7. 7. come into direct contact with people’s skin. 2. A Pajama Party Wash soiled sheets, towels and clothes in hot water and dry Q: I have eight nieces and nephews all younger in a hot dryer. than 5 years old and wanted to give them all similar gifts for their birthdays. I decided to give each of If a wound appears to be infected, take your child to a pediatrician. them a pair of pajamas, but I had no idea there were Treatment may include draining the infection and antibiotics. so many safety considerations. Can you offer some advice on purchasing sleepwear? 4. Pass on Bumper Pads A: It’s wise to do your homework before purchasing this type of clothing because fabric and fit are important safety considerations for children’s sleepwear. The U.S. Consumer Products Safety Commission (CPSC) provides the following brief guide to federal requirements for sleepwear for infants to children’s size 14: Infant sizes up to 9 months: All infant sleepwear in sizes to 9 months may be made from either flame-resistant or non-flame-resistant fabrics. Flame-resistant sleepwear does not ignite easily and must self-extinguish quickly to meet the U.S. CPSC flammability requirements for children’s sleepwear. Flame-resistant garments may be worn either loose fitting or snug-fitting. Pajamas that are non-flame- resistant are made from natural fabrics, such as cotton, and must be worn snug-fitting. This will not create an unreasonable risk of burn injuries to children. Infant sizes above 9 months to children’s size 14: Children’s sleepwear larger than size 9 months must either be flame resistant or fit snugly. Q: My husband and I are preparing a nursery for our first child. Should we put bumper pads in 3. Spreading the Word on MRSA the crib? Q: What is MRSA? How can I protect my three A: Although bumper pads are a nice decorative touch that are teenagers against it? designed to prevent a baby from being injured while in the crib or bassinet, a recent study says the risk of death or injury from using A: MRSA (methicillin-resistant Staphylococcus aureus) is a them outweighs their benefits. bacterium that causes infections on the surface of the skin or Pediatric researchers from the Washington University School of can go into the soft tissue to form a boil or abscess. MRSA has Medicine in St. Louis reviewed three U.S. Consumer Product Safety become a significant public-health concern because the bacterium Commission databases for deaths related to crib bumpers and has become resistant to many antibiotics, making the infections crib-related injuries from 1985 to 2005. They found that 27 children difficult to treat. from 1 month to 2 years old died from suffocation or strangulation Once limited to hospitals, medical centers, and nursing homes, related to the bumper pads or their ties. They also found 25 non- MRSA (also called staph infection) is now commonly spread in fatal infant injuries attributed to bumper pads. schools, dormitories, military barracks, households, correctional “Many infants lack the motor development needed to free facilities, and day care centers. Community-associated MRSA is often themselves when they become wedged between the bumper spread in crowded areas, through skin-to-skin contact, from cuts and pad and another surface,” said Bradley Thach, M.D., professor of abrasions from contaminated items and surfaces. pediatrics and staff physician at St. Louis Children’s Hospital. “They The best ways to protect your children from getting MRSA at are likely to suffocate because they are rebreathing expired air or school or other public places include: their nose and mouth are compressed.” Practice good hygiene. Make sure they keep their hands Thach recommended that parents not use bumper pads in cribs clean by washing them with soap and water or using an or bassinets. “I don’t think bumper pads are doing any good,” he alcohol-based hand sanitizer and showering immediately said. “Although the deaths and injuries may be rare events, they are after participating in sports or activities. preventable by eliminating the use of bumper pads.” Cover any skin abrasions or cuts your children have with a clean dry bandage until they’re healed. Don’t allow your children to share personal items — such as towels — with anyone. Have them use a barrier — such as a towel or clothing — between their skin and shared equipment, such as weight-training benches. Sanitize frequently touched surfaces and surfaces that Healthy Children Winter 2008 7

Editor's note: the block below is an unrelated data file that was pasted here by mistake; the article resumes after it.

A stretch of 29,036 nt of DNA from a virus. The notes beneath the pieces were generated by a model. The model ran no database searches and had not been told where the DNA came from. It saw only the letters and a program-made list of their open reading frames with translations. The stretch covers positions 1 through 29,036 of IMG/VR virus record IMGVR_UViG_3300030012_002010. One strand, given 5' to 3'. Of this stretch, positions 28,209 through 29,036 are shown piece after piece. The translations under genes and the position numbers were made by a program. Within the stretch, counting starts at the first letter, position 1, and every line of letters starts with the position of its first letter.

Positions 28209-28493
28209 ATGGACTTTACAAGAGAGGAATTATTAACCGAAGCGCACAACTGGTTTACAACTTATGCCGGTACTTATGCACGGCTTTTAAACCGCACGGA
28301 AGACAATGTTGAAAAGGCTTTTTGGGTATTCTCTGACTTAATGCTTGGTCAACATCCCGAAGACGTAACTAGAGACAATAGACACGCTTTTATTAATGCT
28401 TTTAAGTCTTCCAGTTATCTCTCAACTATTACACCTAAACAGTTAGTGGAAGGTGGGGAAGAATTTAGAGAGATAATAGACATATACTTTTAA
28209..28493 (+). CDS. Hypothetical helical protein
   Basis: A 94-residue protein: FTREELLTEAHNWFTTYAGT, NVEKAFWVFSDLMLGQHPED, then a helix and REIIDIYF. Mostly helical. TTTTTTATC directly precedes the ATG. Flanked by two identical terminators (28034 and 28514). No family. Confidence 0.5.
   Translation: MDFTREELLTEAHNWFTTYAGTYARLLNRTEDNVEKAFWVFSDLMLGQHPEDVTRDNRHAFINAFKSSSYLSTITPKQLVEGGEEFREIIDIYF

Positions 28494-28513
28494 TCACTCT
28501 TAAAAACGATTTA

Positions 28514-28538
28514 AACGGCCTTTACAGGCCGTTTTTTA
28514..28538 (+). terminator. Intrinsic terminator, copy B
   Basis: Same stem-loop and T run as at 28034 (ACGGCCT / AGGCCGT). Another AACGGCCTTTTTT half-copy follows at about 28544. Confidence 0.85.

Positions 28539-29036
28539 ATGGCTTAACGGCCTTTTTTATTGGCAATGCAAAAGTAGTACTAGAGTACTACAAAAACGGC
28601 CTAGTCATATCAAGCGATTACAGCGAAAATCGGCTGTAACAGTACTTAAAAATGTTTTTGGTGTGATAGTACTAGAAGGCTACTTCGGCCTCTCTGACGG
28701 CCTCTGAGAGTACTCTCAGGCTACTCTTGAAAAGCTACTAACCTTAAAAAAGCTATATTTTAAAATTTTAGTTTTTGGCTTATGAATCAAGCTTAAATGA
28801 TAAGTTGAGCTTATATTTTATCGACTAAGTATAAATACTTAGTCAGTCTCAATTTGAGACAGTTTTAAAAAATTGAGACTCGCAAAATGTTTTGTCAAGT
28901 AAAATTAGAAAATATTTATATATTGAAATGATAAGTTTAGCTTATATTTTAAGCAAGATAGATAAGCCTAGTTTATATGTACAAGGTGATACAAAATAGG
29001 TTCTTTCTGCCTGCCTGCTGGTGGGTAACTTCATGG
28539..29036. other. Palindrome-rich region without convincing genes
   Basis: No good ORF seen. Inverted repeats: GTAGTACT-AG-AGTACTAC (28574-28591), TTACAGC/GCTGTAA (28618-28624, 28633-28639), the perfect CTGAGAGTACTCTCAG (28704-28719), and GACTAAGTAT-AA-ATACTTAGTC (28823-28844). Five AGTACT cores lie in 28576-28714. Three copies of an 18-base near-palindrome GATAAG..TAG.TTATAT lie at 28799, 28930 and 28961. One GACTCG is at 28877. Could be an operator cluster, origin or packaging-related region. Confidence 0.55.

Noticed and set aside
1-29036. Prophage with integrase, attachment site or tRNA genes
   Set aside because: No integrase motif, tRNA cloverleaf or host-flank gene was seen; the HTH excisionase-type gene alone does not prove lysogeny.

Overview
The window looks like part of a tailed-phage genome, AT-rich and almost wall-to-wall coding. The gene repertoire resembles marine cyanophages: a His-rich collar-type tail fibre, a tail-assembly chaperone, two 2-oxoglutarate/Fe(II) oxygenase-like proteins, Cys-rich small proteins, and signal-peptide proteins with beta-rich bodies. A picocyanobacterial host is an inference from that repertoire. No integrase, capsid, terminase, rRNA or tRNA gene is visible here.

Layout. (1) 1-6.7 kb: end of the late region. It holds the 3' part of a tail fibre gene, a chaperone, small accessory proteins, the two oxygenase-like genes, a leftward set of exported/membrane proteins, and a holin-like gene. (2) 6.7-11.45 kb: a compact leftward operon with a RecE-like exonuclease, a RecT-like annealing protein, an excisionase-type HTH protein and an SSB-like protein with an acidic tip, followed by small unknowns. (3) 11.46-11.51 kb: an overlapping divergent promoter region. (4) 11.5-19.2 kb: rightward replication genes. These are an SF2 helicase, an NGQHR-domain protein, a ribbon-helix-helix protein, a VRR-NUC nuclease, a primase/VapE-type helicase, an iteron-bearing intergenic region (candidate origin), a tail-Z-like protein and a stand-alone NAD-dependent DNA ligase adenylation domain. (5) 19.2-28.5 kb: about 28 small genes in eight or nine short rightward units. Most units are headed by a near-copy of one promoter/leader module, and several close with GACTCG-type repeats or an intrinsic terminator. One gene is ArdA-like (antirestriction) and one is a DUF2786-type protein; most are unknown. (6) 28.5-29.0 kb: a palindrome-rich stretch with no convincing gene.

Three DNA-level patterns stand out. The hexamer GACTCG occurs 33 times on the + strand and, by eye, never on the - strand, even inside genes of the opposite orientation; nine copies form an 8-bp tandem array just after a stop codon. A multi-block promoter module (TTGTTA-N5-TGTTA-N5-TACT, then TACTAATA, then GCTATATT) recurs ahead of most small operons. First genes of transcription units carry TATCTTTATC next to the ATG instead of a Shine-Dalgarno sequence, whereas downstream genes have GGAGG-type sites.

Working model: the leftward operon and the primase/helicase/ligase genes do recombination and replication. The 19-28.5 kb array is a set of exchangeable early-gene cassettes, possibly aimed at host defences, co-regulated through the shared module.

8. 8. RSV When It’s More Than Just a Cold It looks and sounds like a cold, but respiratory syncytial virus (RSV) can become something more. What’s the difference? What should you do about it? And when should you take your child to a pediatrician? E ighteen-month-old Janie woke up with a fever, stuffy nose, and some crankiness. She was By Tracy A. Mozingo coughing, and her breathing seemed to be a little labored. Great — another cold, her mom thought. But is it a cold, or could it be respiratory syncytial virus (RSV)? If your child is otherwise healthy, like Janie, then RSV may only produce the symptoms of the common cold. Wheezing and grunting with each breath or fast breathing may also occur. When It’s More of a Concern But if a premature infant, a young infant, or a child with a health condition that affects the lungs, heart, or immune system comes down with RSV, then the impact can be much greater. Those at high risk could develop bronchiolitis or pneumonia. In fact, RSV is the leading cause of infant hospitalizations for bronchiolitis in the United States, according to Henry Bernstein, D.O., FAAP, Chief, General Academic Pediatrics at Children’s Hospital at Dartmouth and Professor of Pediatrics at Dartmouth Medical School. “An infant’s chest wall is not very stiff because it is not well-developed,” says John Bradley, M.D., FAAP, Director, Division of Infectious Diseases, Children’s Hospital San Diego. “An older child has a better-developed chest wall and can cough up the mucus caused by RSV. But a baby can’t do this, so they are more likely to have plugged airways and a greater risk of further inflammation. That is why RSV is such a concern for the very young.” Like most other common colds, RSV is highly contagious and most often occurs in fall and winter (roughly November through April). It can spread directly from person to person, or indirectly when someone touches any object infected with the virus, such as toys, countertops, doorknobs, or pens. Children under the age of 2 are most frequently affected by the very serious symptoms of RSV. Prevent the Spread The best defense against RSV is to teach and encourage good handwashing habits to your 8 Healthy Children Winter 2008